For example, the need to improve indoor air quality places additional demands on building operations. New regulations such as ANSI/ASHRAE 62.1 require the intake of more outdoor air, and additional amounts may be required to ensure best practices for health and hygiene. These ventilation standards will result in increased energy consumption, meaning energy demand will need to be further reduced. To achieve optimal operation, the many HVAC systems within a building need to be able to work together to avoid having the systems work at cross purposes. Converging operations of disparate HVAC, lighting, fire, and access control systems requires access to the right data and controls. These allow AI and machine learning (ML) optimization to determine the ideal use of light, heating, or cooling based on people’s current and planned activity. They also allow control of airflow to help ensure proper indoor air quality while balancing energy consumption.

However, it is hard to converge data from multiple systems with separate vendors maintaining separate databases, leading to data siloes. According to the IEA group working on data sharing guidelines for buildings and HVAC systems, the challenge then is to bring diverse data sources together in a single pane of glass, so that trends can be compared, and analytics applied, to yield new insights, as shown in Figure 1.

Modernizing the Communications Infrastructure

Key to merging the many different data sources within a building is the measurement and connectivity infrastructure being used. Traditionally, sensors and controls in commercial buildings have been connected through wired serial communication links using RS-485 transceivers and protocols like BACnet™, Modbus, and LonWorks.

RS-485, however, is a legacy interface that is limited in both throughput and security. For example, the maximum baud rate for BACnet MS/TP, a common building automation protocol, running on an RS-485 physical layer is 115.2 kbps. In addition, legacy communication protocols like BACnet and Modbus were designed for closed networks and lacked built-in encryption and authentication capabilities. This creates a large cybersecurity threat as these devices are connected to the internet through gateways to IT infrastructure.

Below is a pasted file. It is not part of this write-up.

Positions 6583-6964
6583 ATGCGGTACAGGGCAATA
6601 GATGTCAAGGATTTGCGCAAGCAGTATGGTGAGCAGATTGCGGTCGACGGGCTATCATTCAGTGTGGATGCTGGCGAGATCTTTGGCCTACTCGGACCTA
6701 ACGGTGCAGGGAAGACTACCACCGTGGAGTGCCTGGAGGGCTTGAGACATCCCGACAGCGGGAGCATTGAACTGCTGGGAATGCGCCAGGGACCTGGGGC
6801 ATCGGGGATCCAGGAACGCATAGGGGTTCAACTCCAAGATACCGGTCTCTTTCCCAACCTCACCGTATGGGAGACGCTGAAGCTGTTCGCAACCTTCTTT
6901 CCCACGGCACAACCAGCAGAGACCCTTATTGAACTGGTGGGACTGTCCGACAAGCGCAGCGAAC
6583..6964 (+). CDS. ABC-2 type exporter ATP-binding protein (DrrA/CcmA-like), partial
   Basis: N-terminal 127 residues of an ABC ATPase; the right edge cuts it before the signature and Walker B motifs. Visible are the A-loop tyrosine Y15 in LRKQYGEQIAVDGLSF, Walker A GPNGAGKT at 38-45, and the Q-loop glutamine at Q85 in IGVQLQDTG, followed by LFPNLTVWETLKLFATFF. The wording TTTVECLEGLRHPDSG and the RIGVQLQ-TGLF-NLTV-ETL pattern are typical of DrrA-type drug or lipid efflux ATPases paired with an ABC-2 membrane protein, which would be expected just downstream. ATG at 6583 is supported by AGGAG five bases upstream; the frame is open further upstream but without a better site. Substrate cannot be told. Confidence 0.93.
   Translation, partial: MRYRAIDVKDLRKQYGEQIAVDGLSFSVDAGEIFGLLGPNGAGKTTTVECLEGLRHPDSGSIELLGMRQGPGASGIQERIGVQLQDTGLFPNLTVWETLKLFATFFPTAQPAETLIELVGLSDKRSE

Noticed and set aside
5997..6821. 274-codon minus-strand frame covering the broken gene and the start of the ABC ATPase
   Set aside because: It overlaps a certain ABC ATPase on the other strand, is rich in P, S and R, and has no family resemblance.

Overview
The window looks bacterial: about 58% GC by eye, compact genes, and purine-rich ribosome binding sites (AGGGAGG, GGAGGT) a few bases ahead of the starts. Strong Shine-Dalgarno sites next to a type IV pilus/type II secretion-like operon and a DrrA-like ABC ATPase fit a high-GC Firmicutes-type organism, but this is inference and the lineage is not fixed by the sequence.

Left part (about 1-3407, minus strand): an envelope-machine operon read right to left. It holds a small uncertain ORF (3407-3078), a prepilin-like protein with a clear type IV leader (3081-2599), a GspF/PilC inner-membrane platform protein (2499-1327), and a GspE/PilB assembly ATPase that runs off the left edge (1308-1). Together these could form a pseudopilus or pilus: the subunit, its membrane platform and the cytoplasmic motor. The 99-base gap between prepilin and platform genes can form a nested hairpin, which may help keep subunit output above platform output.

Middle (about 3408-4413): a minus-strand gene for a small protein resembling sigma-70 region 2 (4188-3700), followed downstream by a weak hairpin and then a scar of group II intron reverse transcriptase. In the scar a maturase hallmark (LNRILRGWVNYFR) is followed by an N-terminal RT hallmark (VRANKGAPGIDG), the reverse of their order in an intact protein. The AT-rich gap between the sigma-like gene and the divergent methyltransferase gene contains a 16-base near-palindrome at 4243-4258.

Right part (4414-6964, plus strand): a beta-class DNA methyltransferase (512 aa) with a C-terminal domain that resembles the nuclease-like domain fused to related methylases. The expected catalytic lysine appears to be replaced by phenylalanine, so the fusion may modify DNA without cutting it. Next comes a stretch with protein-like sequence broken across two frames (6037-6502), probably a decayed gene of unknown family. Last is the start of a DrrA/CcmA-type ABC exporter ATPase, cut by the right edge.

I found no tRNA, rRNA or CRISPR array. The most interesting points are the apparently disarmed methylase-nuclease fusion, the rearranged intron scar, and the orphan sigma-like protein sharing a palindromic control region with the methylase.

Single-pair Ethernet, specifically 10BASE-T1L, is an exciting new communication method ratified on November 2019, IEEE 802.3cg, which is now being deployed in buildings. Wired serial link cable used for RS485 runs can be reused with 10BASE-T1L Ethernet data running over it. Thus, existing infrastructure can be adapted to single-pair Ethernet. This has many benefits:

  • Nodes can now support higher bandwidths of up to 10 Mbps.
  • Nodes are IP addressable, simplifying the management of devices. • Reach increases to 1 km, which is enough to support the maximum lengths used for existing RS-485 cabling runs. This is a marked improvement over standard 10 Mbps/100 Mbps Ethernet’s limit of just 100 m.
  • IEEE 802.3cg specifies Class 15 and allows up to 52 W of power to be sent over single twisted pair cable along with 10BASE-T1L data. With the recently released LTC4296-1 power over Ethernet (PoE) controller, systems can deliver power to a wide range of end devices. Note that due to variations in cable quality, power delivery is recommended for new installs only.

As a first step in the digitalization journey, building controllers using standard 10 Mbps/100 Mbps Ethernet have been deployed, communicating with Ethernet-based versions of these legacy protocols, called BACnet/IP and Modbus TCP/IP. BACnet/IP devices use the same data objects as BACnet MS/TP legacy devices, so it is easy to implement a system with both types of devices. Ethernet-connected installs with IP-based protocols like BACnet/IP and Modbus TCP/IP that support modern cybersecurity measures are on the rise. BACnet has about 60% market share worldwide and about 80% of new installs are using wired RS-485-based serial communications. The Building Services Research and Information Association (BSRIA) estimated that in 2019, 5% of HVAC sensors were wireless with lower connection reliability and the need for batteries limiting where this can be adopted. To find part II please visit: